The government and financial sectors were not the only areas to see increased job cuts. Continued weakness in consumer spending helped contribute to a 32 percent increase in retail job cuts, which totaled 50,946 in 2011, up from 38,751 in 2010. Aerospace and defense contractors felt the fallout from government cutbacks. These employers announced 34,759 job cuts last year, an 82 percent increase from 19,150 the previous year.

“While several other sectors saw increased job cuts, the pace of downsizing in most industries is still well below recession levels. But even as job cuts remain low in most sectors, employers still appear reluctant to add jobs. Net job gains picked up at the end of the year, after dipping in the third second and third quarters, but the pace of job creation is still too slow to make a significant dent in the number of unemployed,” said Challenger.

“Job creation is likely to remain slow and steady in 2012. Washington seems paralyzed when it comes to enacting policies that might spur job growth. Even if they were to pass some legislation that could help, the impact is rarely immediate and is typically smaller than anticipated.

“In the end, there may be little government can do to jump start job growth. It really comes down to demand and, right now, consumers and businesses around the world simply are not spending. So, there is little demand and, therefore, no compelling reason to ramp up hiring,” said Challenger.

“In addition to soft demand, two other factors could contribute to slow job growth in 2012: an immobile workforce and a mismatch of skills. Among employers that are hiring, many are complaining that it is difficult to find people with the right skills. This may seem counter intuitive in a labor market with more than 13 million Americans unemployed, but the problem is that many job seekers are unable or unwilling to move to where the jobs are being created,” said Challenger.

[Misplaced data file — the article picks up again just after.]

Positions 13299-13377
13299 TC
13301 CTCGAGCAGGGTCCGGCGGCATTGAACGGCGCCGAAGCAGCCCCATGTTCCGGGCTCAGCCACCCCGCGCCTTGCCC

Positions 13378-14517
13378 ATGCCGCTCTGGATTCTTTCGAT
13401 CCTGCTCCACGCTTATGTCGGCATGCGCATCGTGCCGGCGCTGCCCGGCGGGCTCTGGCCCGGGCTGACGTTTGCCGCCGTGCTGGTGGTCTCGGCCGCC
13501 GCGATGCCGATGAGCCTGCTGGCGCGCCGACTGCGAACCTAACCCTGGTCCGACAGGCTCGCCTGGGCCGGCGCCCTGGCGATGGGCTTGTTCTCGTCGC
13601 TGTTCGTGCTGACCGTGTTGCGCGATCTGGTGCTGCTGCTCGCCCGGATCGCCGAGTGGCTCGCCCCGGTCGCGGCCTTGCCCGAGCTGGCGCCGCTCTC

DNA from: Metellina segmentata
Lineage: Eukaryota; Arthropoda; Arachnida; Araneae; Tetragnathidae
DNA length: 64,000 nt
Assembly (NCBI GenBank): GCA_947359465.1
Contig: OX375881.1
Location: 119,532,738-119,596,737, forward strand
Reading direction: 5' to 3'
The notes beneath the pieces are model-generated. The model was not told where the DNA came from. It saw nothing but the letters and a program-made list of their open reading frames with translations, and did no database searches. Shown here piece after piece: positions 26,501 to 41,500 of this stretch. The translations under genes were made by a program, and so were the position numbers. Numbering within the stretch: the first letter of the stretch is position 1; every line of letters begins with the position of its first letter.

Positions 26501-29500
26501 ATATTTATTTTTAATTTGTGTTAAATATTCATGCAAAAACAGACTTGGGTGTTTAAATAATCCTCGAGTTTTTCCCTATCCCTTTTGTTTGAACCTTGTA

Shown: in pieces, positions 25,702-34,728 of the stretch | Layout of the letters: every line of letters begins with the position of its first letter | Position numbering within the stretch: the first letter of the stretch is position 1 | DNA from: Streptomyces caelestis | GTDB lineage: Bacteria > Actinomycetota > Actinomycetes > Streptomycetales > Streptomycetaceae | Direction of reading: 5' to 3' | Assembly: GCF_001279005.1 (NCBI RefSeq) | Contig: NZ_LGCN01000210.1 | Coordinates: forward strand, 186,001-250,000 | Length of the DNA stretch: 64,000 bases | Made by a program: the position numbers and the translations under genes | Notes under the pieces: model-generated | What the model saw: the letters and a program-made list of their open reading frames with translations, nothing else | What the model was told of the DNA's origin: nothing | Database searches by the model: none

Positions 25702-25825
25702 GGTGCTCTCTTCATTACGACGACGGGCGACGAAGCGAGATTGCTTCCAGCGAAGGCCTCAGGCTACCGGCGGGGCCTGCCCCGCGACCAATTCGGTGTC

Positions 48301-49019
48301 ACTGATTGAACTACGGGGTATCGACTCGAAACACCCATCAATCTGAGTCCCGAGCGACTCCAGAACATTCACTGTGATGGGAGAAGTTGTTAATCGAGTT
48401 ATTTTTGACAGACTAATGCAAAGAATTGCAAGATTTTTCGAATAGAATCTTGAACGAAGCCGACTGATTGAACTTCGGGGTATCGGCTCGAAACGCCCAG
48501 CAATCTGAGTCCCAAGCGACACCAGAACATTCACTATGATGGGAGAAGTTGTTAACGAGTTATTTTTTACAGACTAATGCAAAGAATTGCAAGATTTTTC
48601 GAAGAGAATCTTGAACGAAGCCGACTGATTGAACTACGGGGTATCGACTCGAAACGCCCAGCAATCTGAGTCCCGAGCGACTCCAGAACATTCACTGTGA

“Even if job seekers are willing to relocate, they may not have the skills employers are seeking. The areas hiring now and in 2012 will require specialized knowledge. Information technology, specialty manufacturing, nursing, and commercial construction are areas that are growing, but all of them require specialized skills. Medical jobs in Los Angeles and California seem to be increasing and always in demand due to the nature of the industry. Even areas like long-haul trucking, which is in desperate need of drivers, requires a certain level of training that many job seekers are unwilling to pursue. As a result, job creation will be weakened.”

That being said, it would be wrong for job seekers to assume that it is impossible to find a job. The latest available government figures show that employers hired 4,069,000 new workers per month between May and October. That was up from an average of 3,945,000 hires per month in the preceding six-month period. In October alone, employers hired 4,040,000 new workers and there were still 3,267,000 openings at the end of the month.

“It is important for job seekers to realize that every month about two million people quit their jobs. Another 250,000 to 350,000 retire, transfer to new locations, die or suffer a disability that prevents them from returning to work. Hundreds of thousands are terminated for reasons unrelated to cost-cutting. In many of these situations, employers are looking for replacements. Job seekers should be thinking about how to become one of the more than four million people hired every month,” Challenger concluded.